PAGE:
The University of Miami’s Department of Cinema and Interactive Media at the School of Communication has received a two-year grant of over $405,000 from the Friends of Stark Parks in conjunction with the Herbert W. Hoover Foundation. The funding will go towards the creation of a unique Open Educational Resource (OER) that will not only explain the science underlying ocean health management, but also help bring the specific work of top researchers from their worldwide field locations to university curricula.
In an effort to develop “Media Building-Blocks of Ocean Health Knowledge,” this complete collection of course materials and activities will consist of 10 highly interactive modules, covering a range of topics such as carbon storage and climate change, artisanal fishing opportunities and policies, biodiversity and coastal protection. These resources will be made available to universities around the world in a global effort to promote understanding and preserve ocean health.
“Ocean health is an example of content that matters. In our time, we need to incorporate our storytelling skills to bring the magic of science and exploration not only to a TV documentary but further to an interactive engaging experience for the next generation of students – where they are expected to retain such content,” said Ali Habashi, an award-winning documentary filmmaker and lecturer at the Department of Cinema and Interactive Media who is producing this project. “The real value here is to organize our expanding knowledge with an adjustable pace that lends itself to education.”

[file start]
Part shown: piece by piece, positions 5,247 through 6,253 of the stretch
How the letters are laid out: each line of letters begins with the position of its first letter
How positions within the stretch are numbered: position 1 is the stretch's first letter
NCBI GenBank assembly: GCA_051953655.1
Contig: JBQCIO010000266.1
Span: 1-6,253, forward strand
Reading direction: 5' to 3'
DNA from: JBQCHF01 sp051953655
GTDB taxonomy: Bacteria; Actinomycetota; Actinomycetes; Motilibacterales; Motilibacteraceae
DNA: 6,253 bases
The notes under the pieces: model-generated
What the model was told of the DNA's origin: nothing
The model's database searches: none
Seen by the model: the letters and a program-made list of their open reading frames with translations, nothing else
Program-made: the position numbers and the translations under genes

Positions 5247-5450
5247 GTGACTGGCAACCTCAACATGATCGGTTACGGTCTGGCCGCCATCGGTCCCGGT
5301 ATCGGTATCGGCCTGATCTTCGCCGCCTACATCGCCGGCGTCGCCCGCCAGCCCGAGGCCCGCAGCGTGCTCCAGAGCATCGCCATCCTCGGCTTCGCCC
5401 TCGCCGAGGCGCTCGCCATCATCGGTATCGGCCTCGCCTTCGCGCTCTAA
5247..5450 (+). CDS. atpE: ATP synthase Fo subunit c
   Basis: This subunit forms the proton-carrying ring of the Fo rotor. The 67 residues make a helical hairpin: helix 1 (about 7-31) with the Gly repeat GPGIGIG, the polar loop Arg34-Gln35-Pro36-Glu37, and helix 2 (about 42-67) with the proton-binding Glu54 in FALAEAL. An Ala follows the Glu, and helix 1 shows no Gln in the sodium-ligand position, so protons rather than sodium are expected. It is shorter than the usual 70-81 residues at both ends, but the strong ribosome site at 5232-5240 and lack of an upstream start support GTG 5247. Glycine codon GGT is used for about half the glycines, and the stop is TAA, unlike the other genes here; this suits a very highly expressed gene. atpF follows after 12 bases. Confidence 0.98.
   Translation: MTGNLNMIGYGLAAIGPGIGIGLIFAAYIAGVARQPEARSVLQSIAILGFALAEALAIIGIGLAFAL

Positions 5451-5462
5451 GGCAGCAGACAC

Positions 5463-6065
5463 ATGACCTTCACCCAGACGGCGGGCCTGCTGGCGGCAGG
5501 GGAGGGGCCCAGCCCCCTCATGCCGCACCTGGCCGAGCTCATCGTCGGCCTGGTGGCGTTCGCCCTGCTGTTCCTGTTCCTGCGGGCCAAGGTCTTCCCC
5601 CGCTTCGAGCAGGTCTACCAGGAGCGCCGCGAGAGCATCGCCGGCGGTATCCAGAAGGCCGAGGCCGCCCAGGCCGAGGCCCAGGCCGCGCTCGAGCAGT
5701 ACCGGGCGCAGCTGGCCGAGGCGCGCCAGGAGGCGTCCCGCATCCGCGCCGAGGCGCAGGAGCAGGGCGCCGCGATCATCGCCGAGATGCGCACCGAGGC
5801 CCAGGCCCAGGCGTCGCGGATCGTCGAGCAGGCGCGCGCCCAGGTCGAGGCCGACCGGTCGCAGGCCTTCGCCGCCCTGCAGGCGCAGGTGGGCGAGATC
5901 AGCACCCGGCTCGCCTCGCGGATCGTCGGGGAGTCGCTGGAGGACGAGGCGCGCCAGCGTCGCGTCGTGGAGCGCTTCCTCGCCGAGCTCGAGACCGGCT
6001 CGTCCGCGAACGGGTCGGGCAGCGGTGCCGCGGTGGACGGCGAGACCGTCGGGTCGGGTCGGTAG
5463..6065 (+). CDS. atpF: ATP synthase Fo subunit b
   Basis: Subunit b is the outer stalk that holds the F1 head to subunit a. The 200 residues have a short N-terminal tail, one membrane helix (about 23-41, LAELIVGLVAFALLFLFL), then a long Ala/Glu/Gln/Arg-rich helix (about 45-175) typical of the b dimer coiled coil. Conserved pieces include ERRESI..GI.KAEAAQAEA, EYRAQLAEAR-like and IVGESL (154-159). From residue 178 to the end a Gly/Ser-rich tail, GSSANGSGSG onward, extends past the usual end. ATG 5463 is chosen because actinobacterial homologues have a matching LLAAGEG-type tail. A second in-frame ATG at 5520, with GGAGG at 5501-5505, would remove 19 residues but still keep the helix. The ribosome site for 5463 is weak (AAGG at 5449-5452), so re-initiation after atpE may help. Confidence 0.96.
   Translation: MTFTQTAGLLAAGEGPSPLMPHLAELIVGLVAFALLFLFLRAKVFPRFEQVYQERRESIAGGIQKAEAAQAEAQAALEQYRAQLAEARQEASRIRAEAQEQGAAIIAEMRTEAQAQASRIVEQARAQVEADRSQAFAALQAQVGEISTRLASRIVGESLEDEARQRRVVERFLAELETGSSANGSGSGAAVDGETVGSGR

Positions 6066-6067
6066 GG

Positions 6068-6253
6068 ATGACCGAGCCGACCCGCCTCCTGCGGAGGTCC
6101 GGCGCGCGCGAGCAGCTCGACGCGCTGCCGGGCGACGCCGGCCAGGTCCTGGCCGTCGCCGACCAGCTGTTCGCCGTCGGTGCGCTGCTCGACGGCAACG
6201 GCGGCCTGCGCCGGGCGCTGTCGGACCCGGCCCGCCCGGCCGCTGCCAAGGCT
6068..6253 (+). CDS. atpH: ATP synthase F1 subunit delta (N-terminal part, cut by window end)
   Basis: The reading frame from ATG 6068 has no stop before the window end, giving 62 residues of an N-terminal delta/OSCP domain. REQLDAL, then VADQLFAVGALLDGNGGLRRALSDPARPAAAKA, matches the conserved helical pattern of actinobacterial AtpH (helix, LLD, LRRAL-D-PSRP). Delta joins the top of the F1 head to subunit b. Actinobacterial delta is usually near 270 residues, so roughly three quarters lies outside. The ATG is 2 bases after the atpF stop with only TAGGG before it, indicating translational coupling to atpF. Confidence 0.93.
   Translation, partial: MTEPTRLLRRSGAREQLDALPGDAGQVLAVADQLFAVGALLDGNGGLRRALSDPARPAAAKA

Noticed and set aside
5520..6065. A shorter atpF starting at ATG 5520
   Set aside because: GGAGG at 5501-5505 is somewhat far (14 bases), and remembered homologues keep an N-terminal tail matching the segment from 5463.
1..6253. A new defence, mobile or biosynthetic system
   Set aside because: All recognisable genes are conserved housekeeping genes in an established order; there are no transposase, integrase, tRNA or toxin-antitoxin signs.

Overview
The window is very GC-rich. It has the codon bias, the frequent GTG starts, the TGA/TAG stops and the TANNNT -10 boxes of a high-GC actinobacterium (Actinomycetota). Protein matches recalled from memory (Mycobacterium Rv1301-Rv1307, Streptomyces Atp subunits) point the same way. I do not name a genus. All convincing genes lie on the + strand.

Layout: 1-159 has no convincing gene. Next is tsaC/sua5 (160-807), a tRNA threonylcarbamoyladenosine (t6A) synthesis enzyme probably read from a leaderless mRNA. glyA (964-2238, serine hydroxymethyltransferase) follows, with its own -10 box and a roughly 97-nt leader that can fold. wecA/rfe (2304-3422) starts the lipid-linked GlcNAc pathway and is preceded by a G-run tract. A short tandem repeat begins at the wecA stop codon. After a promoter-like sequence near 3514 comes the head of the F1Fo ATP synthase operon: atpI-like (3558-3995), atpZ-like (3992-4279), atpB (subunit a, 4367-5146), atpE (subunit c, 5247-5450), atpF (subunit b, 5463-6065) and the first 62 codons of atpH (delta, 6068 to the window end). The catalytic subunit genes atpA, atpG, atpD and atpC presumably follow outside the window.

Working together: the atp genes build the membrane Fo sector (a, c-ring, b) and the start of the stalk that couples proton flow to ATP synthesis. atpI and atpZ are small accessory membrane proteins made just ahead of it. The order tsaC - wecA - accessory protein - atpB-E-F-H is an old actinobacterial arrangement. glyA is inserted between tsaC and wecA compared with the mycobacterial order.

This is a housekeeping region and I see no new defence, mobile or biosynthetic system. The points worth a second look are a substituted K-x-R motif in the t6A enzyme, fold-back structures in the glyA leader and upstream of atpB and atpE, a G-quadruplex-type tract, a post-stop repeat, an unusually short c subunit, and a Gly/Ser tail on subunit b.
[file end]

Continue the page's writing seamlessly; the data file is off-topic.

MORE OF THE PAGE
Original videos showcasing researchers working and interacting with various stakeholders in the field, above and under water, would be central to each module. Several of these stories have already been filmed by Habashi’s team in the most exotic and environmentally rich locations – such as Indonesia, Chile, Singapore, Hawaii and California.
“This open educational resource may prove to be a model for us with its production values, use of world renowned experts, and interactive qualities. I have seen some rough cuts of the materials to be used and I think the final product is going to be remarkable,” said Gregory Shepherd, dean of the UM School of Communication.
Each module of the eight-week OER will be reviewed and hosted by leading marine biologists from Conservation International, marine fellows from The Pew Charitable Trusts and other distinguished researchers such as Dr. Mark Erdmann, Dr. Stefan Gelcich, Dr. Ruth Gate, Dr. Mike Beck and Dr. Ben Halpern in order to ensure the accuracy of the scientific content, syllabus, case studies, discussions and assignments.
The Open Educational Resource will be managed in conjunction with The Friends of Stark Parks, an organization that supports strengthening and expanding of field experience and service learning opportunities for students and faculty at five colleges and universities in Stark County.
“For more than forty years, Herbert W. Hoover Foundation initiatives have supported major international research to provide accurate information through scientific investigation; created awareness through public information and education, and taken action to support environmental protection efforts,” said Herbert W. Hoover Foundation Chair, Elizabeth Lacey Hoover. “Now is the time to re-evaluate the traditional paradigms of education in ocean science and look for meaningful innovation.”
This article was orginally written for UM News by Barbara Gutierrez